Walt Whit­man Gives Advice to Aspir­ing Young Writ­ers: “Don’t Write Poet­ry” & Oth­er Prac­ti­cal Tips (1888)

Walt Whitman’s Unearthed Health Man­u­al, “Man­ly Health & Train­ing,” Urges Read­ers to Stand (Don’t Sit!) and Eat Plen­ty of Meat (1858)

The Civ­il War & Recon­struc­tion: A Free Course from Yale Uni­ver­si­ty

Josh Jones is a writer and musi­cian based in Durham, NC. Fol­low him at @jdmagness

Buckminster Fuller Creates an Animated Visualization of Human Population Growth from 1000 B.C.E. to 1965

Sit back, relax, put on some music (I’ve found Chopin’s Noc­turne in B major well-suit­ed), and watch the video above, a silent data visu­al­iza­tion by vision­ary archi­tect and sys­tems the­o­rist Buck­min­ster Fuller, “the James Brown of indus­tri­al design.” The short film from 1965 com­bines two of Fuller’s lead­ing con­cerns: the expo­nen­tial spread of the human pop­u­la­tion over finite mass­es of land and the need to revise our glob­al per­spec­tive via the “Dymax­ion map,” in order “to visu­al­ize the whole plan­et with greater accu­ra­cy,” as the Buck­min­ster Fuller Insti­tute writes, so that “we humans will be bet­ter equipped to address chal­lenges as we face our com­mon future aboard Space­ship Earth.”

Though you may know it best as the name of a geo­des­ic sphere at Disney’s Epcot Cen­ter, the term Space­ship Earth orig­i­nal­ly came from Fuller, who used it to remind us of our inter­con­nect­ed­ness and inter­de­pen­dence as we share resources on the only vehi­cle we know of that can sus­tain us in the cos­mos.

“We are all astro­nauts,” he wrote in his 1969 Oper­at­ing Man­u­al for Space­ship Earth, and yet we refuse to see the long-term con­se­quences of our actions on our spe­cial­ized craft: “One of the rea­sons why we are strug­gling inad­e­quate­ly today,” Fuller argued in his intro­duc­tion, “is that we reck­on our costs on too short­sight­ed a basis and are lat­er over­whelmed with the unex­pect­ed costs brought about by our short­sight­ed­ness.”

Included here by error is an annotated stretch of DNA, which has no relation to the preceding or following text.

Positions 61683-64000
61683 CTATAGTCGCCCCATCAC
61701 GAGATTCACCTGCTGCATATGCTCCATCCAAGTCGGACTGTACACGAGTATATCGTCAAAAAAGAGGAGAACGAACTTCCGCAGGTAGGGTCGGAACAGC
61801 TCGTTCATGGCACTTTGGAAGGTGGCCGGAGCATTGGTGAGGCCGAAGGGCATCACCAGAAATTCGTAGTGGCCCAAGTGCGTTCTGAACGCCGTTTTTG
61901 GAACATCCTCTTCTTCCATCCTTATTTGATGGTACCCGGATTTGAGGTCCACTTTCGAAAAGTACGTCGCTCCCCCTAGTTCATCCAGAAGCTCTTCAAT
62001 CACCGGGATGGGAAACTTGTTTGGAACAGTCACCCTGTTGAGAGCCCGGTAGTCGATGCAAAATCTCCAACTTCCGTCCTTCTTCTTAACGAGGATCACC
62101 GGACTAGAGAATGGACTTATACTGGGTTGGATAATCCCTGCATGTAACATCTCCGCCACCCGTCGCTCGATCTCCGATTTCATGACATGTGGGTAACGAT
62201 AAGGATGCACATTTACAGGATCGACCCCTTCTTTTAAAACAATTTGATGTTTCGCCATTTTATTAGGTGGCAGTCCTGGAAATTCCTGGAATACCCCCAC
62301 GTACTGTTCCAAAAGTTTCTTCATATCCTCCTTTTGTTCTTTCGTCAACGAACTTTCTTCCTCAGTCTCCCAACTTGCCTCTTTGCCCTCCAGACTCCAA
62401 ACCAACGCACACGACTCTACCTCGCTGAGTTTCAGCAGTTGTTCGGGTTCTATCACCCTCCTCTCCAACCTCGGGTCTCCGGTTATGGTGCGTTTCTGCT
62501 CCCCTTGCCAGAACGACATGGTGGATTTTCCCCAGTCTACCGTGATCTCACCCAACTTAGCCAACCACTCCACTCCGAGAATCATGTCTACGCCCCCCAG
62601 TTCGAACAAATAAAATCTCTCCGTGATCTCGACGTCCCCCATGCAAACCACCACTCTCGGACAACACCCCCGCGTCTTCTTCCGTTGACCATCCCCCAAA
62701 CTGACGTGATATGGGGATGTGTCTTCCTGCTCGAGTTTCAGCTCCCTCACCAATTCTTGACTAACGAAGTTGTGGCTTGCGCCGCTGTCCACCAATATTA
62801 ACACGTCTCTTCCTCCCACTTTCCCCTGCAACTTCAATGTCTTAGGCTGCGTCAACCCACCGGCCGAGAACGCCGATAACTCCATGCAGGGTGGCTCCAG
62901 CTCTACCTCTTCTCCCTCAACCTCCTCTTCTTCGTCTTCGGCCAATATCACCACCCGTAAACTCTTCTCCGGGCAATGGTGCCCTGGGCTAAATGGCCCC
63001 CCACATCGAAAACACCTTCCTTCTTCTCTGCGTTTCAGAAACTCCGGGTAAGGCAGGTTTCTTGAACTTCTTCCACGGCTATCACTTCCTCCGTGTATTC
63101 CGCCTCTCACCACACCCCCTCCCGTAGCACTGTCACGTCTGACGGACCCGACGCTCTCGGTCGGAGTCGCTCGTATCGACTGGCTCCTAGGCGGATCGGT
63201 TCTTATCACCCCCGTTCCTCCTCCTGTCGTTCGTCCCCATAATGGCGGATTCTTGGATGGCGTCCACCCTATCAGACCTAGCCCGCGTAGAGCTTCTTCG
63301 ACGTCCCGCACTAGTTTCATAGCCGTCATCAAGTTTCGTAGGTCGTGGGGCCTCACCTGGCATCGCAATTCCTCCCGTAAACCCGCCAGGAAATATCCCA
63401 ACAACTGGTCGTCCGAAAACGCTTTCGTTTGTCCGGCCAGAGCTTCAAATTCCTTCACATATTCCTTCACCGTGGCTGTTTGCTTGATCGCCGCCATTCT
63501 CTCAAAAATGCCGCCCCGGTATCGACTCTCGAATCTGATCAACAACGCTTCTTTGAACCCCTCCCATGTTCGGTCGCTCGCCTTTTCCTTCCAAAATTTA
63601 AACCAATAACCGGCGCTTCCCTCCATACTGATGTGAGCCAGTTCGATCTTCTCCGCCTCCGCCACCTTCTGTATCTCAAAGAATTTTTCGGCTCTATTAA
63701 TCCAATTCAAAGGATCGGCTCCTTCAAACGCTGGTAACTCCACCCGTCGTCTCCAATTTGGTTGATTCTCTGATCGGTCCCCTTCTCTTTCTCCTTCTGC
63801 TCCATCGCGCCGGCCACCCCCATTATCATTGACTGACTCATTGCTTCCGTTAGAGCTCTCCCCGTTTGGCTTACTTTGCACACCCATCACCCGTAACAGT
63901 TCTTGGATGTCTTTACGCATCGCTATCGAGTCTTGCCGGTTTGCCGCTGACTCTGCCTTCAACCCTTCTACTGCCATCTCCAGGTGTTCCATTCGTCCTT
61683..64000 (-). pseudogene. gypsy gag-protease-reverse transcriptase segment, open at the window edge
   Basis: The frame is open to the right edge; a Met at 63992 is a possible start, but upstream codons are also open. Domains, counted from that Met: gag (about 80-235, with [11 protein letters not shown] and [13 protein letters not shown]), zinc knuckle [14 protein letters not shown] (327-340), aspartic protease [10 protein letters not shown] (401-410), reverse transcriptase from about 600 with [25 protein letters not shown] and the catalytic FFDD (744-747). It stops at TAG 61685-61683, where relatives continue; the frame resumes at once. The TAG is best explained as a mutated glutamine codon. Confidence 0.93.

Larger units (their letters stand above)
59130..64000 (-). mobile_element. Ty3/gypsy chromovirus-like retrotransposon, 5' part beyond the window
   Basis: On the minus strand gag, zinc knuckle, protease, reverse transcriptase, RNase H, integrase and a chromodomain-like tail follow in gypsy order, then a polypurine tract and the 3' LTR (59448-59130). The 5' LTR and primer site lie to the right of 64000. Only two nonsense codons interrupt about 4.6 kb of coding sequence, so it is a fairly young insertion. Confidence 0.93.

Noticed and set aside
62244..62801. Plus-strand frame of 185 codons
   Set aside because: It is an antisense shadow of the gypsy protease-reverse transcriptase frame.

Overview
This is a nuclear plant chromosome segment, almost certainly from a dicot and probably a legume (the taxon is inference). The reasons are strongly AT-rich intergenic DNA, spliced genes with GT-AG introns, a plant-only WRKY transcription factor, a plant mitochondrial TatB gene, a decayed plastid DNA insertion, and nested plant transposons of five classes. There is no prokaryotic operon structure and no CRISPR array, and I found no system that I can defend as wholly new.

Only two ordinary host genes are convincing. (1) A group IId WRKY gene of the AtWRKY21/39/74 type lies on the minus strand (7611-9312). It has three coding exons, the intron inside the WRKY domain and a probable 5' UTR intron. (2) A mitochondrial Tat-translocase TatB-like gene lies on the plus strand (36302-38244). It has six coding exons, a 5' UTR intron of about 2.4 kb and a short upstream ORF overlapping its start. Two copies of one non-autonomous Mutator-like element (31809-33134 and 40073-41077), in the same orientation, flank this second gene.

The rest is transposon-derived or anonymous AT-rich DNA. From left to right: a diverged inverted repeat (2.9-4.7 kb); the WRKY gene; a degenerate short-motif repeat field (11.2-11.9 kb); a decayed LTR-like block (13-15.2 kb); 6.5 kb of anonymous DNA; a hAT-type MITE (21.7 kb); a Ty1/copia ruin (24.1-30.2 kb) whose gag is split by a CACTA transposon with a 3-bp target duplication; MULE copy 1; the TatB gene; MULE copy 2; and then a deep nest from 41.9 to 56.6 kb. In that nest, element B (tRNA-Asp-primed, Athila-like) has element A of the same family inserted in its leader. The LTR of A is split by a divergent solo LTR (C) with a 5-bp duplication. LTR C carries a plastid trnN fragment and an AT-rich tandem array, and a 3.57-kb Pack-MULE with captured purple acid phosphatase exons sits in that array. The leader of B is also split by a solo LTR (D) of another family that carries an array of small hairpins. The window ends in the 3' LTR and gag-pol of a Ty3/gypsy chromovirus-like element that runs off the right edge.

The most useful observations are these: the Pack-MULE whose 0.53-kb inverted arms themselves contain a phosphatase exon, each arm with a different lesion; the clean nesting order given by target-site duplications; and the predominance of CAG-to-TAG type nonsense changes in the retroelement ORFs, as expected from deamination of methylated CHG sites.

Like all vision­ar­ies, Fuller thought in long spans of time, and he used his design skills to help oth­ers do so as well. His pop­u­la­tion visu­al­iza­tion doc­u­ments human growth from 1000 B.C.E. to Fuller’s present, at the time, of 1965. In the image above (see a larg­er ver­sion here), we have a graph­ic from that same year—made col­lab­o­ra­tive­ly with artist and soci­ol­o­gist John McHale—showing the “shrink­ing of our plan­et by man’s increased trav­el and com­mu­ni­ca­tion speeds around the globe.” (It must be near micro­scop­ic by now.) Fuller takes an even longer view, look­ing at “the con­flu­ence of com­mu­ni­ca­tion and trans­porta­tion tech­nolo­gies,” writes Rikke Schmidt Kjær­gaard, “from 500,000 B.C.E. to 1965.”